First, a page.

Scientists researching New Zealand’s largest fault line are preparing for an explosive start to the new year.
In Napier on Wednesday night, researchers from GNS Science and NIWA discussed their latest findings and the future of their ongoing monitoring of the Hikurangi subduction zone off the east coast.
Dr Dan Bassett of GNS Science said 900 seismometers would be deployed between Gisborne and Whakatāne as part of the next phase of the organisation’s SHIRE project.
Scientists would then detonate five dynamite shots within shallow boreholes to generate seismic energy.
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They were hoping to get underway between February and March next year, with Bassett saying consultation with communities, landowners and iwi was “all going well”.
“This energy from the shots will travel down to the deeper portions of the [Hikurangi] subduction zone beneath the Raukumara Peninsula and travel back up to the surface to be recorded by that dense seismometer array,” he said.
The Hikurangi subduction zone off New Zealand’s east coast, and its margins.
The project intended to fill “blaring gaps” in the data for the transition between the southern portion of the Hikurangi – where the plate was strongly locked – and the region to the north where the plate was creeping.
It’s not the first time scientists have carried out such an experiment, having conducted the same thing across the southern portion of the Hikurangi in 2009, Bassett said.
Before then, scientists “didn’t really have good knowledge of the deeper portion of the subduction interface” and the data gained gave them a “much more detailed picture” on things including the geometry of the Pacific plate, and slow-slip earthquakes.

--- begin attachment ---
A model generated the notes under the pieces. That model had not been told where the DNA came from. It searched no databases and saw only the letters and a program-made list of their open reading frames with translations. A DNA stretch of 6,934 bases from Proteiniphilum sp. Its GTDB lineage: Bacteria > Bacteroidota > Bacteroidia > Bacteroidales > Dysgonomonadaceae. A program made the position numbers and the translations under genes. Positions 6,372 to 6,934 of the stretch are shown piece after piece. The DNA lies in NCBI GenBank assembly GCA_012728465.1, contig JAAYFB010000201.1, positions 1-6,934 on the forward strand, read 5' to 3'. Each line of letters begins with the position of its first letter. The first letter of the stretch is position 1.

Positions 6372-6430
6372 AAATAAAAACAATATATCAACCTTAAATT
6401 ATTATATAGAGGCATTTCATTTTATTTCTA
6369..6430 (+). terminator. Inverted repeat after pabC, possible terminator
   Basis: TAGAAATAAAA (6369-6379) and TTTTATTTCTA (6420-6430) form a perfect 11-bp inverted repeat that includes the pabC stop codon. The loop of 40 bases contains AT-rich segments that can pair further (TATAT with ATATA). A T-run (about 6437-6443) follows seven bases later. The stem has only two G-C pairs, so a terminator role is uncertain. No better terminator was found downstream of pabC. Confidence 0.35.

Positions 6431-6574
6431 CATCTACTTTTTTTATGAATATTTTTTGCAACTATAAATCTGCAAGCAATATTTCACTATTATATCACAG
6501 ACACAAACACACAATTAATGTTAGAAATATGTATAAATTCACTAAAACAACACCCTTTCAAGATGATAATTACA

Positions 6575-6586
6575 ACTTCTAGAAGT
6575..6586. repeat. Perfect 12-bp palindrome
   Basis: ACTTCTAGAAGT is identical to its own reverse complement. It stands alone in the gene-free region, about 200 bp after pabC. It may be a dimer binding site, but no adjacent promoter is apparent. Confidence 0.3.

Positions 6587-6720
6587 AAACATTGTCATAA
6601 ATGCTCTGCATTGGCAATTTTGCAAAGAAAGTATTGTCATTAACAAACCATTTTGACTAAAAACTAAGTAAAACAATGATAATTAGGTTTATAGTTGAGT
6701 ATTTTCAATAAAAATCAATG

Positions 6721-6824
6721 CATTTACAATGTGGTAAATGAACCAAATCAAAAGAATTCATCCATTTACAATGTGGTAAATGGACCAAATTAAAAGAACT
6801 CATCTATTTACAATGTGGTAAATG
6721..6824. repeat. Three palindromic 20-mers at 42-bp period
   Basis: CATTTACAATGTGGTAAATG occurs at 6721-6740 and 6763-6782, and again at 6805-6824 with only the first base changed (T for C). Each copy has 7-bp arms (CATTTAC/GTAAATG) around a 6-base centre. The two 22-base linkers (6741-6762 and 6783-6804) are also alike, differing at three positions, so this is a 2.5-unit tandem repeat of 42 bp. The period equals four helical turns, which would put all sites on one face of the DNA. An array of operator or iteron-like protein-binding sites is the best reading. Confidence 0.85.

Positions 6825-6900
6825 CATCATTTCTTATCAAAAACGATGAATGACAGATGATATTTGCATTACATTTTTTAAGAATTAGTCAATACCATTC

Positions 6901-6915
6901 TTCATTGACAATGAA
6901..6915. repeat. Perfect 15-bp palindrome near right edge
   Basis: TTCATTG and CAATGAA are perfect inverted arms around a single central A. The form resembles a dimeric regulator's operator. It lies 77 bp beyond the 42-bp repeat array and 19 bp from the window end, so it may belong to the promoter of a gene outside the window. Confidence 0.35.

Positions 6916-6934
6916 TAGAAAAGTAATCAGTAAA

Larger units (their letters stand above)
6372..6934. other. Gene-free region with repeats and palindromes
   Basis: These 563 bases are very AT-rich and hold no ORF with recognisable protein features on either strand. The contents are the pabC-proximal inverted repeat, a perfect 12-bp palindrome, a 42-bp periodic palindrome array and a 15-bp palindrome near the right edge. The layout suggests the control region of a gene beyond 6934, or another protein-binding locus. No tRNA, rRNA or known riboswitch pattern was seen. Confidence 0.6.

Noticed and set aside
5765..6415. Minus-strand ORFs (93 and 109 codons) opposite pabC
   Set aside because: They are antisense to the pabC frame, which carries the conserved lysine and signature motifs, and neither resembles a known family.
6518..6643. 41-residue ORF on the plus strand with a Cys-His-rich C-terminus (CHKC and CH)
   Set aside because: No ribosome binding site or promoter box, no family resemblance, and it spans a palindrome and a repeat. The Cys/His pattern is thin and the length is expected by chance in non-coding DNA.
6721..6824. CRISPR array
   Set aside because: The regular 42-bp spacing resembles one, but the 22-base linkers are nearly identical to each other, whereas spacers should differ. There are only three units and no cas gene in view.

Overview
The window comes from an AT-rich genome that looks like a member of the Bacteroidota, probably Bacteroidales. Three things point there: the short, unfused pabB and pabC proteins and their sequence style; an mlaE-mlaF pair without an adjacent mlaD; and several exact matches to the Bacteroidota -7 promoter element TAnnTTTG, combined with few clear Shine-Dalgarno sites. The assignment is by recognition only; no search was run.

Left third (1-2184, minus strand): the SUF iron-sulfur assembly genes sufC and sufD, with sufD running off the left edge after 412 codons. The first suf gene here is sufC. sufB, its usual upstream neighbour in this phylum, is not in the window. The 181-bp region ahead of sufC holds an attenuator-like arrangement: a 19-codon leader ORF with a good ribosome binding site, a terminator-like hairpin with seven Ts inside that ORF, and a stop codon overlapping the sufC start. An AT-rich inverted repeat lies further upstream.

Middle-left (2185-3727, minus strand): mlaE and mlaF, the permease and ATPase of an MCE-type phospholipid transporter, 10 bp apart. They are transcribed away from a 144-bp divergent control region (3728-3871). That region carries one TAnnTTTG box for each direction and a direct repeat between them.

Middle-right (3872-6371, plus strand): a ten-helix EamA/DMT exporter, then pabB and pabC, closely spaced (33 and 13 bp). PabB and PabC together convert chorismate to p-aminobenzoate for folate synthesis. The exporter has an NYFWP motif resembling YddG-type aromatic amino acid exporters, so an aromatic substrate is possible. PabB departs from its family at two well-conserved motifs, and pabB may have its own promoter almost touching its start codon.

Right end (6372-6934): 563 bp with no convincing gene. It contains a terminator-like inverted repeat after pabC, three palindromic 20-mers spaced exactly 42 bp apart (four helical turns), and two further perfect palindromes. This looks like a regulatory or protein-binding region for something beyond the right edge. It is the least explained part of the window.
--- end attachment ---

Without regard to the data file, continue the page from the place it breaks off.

Conducting next year’s experiment in the north of the subduction zone would give scientists a great opportunity to compare it to the data previously gained from the areas in the south, he said.
GNS Science’s Dr Laura Wallace spoke of the organisation’s rolling deployments of seafloor-monitoring instruments off the east coast, and the future possibility of permanent instruments.
“Our development of seafloor instrument capability we hope will position us to be able to start going down a road of having more permanent, continuous, monitoring out there that we can actually use in real-time to keep our finger on the pulse of what’s happening and what that means for earthquakes.”
An illustration showing the Hikurangi’s relationship to the Alpine Fault and Kermadec Trench.
The research had received more than $60 million in international science funding and investment, Wallace said.
“We’re really excited, because the studies going on over the next several years, we’re going to have a really big step change in our understanding of this plate boundary that you guys are all living on.”
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